# Stanhope Demonstrator

Now on display in the Science Museum, London

The Stanhope Demonstrator was the first machine to solve problems in logic.[1] It was designed by Charles Stanhope, 3rd Earl Stanhope to demonstrate consequences in logic symbolically.

The first model was constructed in 1775. It consisted of two slides coloured red and gray mounted in a square brass frame. This could be used to demonstrate the solution to a syllogistic type of problem in which objects might have two different properties and the question was how many would have both properties. Scales marked zero to ten were used to set the numbers or proportions of objects with the two properties.[2][3][4] This form of inference anticipated the numerically definite syllogism which Augustus De Morgan laid out in his book, Formal Logic, in 1847.[5]

## Construction

The device was a brass plate about four inches square which was mounted on a piece of mahogany which was three-quarters of an inch thick. There was a opening with a depression in the wood about one and a half inches square and half an inch deep. This opening was called the holon, meaning whole, and represented the full set of objects under consideration.[3]

A slide of red translucent glass could be inserted from the right across the holon. A slide of gray wood could be slid under the red slide. When the device was used for the "Rule for the Logic of Certainty", the gray slider was inserted from the left. When it was used for the "Rule for the Logic of Probability", the gray slider was inserted from above. The red and the gray sliders represented the two affirmative propositions which were being combined. Stanhope called these ho and los.[3]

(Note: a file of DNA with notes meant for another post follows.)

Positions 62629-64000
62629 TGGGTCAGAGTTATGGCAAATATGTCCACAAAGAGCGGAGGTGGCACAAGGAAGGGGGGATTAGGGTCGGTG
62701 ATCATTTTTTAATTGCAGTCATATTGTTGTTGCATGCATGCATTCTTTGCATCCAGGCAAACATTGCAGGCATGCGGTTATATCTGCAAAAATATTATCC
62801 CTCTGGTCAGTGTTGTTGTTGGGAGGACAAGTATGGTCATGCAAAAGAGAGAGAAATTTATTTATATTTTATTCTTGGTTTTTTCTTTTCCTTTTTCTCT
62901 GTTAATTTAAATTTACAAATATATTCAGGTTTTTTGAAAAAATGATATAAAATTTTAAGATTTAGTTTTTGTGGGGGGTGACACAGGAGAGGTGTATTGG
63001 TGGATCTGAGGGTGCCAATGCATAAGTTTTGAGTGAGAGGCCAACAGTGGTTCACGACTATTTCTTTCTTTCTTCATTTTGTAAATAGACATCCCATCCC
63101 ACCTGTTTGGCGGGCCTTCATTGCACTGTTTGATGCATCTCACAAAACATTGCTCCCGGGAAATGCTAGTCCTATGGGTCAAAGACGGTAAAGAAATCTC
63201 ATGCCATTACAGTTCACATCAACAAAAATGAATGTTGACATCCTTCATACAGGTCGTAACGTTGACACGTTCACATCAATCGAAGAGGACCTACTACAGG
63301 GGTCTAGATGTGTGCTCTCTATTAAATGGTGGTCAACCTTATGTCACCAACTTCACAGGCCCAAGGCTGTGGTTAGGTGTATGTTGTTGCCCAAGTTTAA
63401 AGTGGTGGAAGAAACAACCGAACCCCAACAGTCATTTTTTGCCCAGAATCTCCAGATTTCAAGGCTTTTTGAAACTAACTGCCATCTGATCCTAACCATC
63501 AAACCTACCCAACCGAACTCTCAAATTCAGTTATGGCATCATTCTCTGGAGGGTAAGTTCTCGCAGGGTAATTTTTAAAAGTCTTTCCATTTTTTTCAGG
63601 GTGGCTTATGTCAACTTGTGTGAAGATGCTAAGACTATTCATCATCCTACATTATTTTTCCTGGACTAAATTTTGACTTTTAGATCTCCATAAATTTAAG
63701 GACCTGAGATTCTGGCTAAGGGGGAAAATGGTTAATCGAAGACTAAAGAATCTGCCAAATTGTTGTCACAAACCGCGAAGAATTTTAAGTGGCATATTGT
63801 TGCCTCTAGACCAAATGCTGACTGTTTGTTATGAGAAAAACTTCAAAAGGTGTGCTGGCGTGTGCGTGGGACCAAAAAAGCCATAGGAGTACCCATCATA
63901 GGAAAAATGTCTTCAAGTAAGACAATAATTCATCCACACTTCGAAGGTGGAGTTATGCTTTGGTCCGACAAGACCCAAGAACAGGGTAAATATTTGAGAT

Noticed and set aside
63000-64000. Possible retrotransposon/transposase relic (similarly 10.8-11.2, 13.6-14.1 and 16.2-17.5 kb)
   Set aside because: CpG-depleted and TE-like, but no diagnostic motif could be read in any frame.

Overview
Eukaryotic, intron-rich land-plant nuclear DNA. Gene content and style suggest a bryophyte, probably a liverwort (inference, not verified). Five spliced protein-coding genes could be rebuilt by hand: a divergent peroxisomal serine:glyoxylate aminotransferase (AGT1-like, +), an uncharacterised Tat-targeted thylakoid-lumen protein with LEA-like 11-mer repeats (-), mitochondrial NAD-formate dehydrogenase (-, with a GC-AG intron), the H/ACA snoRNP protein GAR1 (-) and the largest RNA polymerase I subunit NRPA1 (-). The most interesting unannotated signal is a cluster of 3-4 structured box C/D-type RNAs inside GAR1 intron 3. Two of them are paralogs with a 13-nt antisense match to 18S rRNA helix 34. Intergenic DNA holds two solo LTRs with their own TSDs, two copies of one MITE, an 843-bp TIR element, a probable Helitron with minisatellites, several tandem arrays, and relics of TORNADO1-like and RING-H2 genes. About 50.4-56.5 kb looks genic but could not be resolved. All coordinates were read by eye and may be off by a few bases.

At least four of the devices with this square style were built.[3] In 1879, Robert Harley wrote that he had one which he had been given by Stanhope's great-grandson, Arthur, who had kept one.[3][6] The other two were owned by General Babbage – the son of Charles Babbage, who continued his work on the Analytical Engine.[3] One of the devices was donated to the Science Museum, London by the last Earl in 1953.[7] Other styles, such as circular models, were constructed, but these were less convenient.[3][8]